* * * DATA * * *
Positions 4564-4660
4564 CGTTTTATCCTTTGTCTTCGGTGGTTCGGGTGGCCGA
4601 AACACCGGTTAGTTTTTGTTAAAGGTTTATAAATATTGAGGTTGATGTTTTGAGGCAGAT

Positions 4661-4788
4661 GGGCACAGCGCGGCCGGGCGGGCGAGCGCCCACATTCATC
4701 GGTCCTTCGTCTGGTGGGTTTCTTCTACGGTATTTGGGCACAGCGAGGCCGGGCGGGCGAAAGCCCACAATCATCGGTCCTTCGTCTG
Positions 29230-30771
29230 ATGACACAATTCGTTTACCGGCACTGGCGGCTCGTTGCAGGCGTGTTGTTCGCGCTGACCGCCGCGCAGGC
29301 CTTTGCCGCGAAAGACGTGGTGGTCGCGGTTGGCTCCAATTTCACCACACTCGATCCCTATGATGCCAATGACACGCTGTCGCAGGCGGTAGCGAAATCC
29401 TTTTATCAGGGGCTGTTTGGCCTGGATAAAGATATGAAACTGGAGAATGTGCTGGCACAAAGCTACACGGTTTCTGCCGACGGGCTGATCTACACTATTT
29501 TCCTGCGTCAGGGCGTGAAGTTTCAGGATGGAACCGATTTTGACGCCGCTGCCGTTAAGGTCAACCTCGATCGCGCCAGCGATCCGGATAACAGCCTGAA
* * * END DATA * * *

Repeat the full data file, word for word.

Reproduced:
Positions 4564-4660
4564 CGTTTTATCCTTTGTCTTCGGTGGTTCGGGTGGCCGA
4601 AACACCGGTTAGTTTTTGTTAAAGGTTTATAAATATTGAGGTTGATGTTTTGAGGCAGAT

Positions 4661-4788
4661 GGGCACAGCGCGGCCGGGCGGGCGAGCGCCCACATTCATC
4701 GGTCCTTCGTCTGGTGGGTTTCTTCTACGGTATTTGGGCACAGCGAGGCCGGGCGGGCGAAAGCCCACAATCATCGGTCCTTCGTCTG
Positions 29230-30771
29230 ATGACACAATTCGTTTACCGGCACTGGCGGCTCGTTGCAGGCGTGTTGTTCGCGCTGACCGCCGCGCAGGC
29301 CTTTGCCGCGAAAGACGTGGTGGTCGCGGTTGGCTCCAATTTCACCACACTCGATCCCTATGATGCCAATGACACGCTGTCGCAGGCGGTAGCGAAATCC
29401 TTTTATCAGGGGCTGTTTGGCCTGGATAAAGATATGAAACTGGAGAATGTGCTGGCACAAAGCTACACGGTTTCTGCCGACGGGCTGATCTACACTATTT
29501 TCCTGCGTCAGGGCGTGAAGTTTCAGGATGGAACCGATTTTGACGCCGCTGCCGTTAAGGTCAACCTCGATCGCGCCAGCGATCCGGATAACAGCCTGAA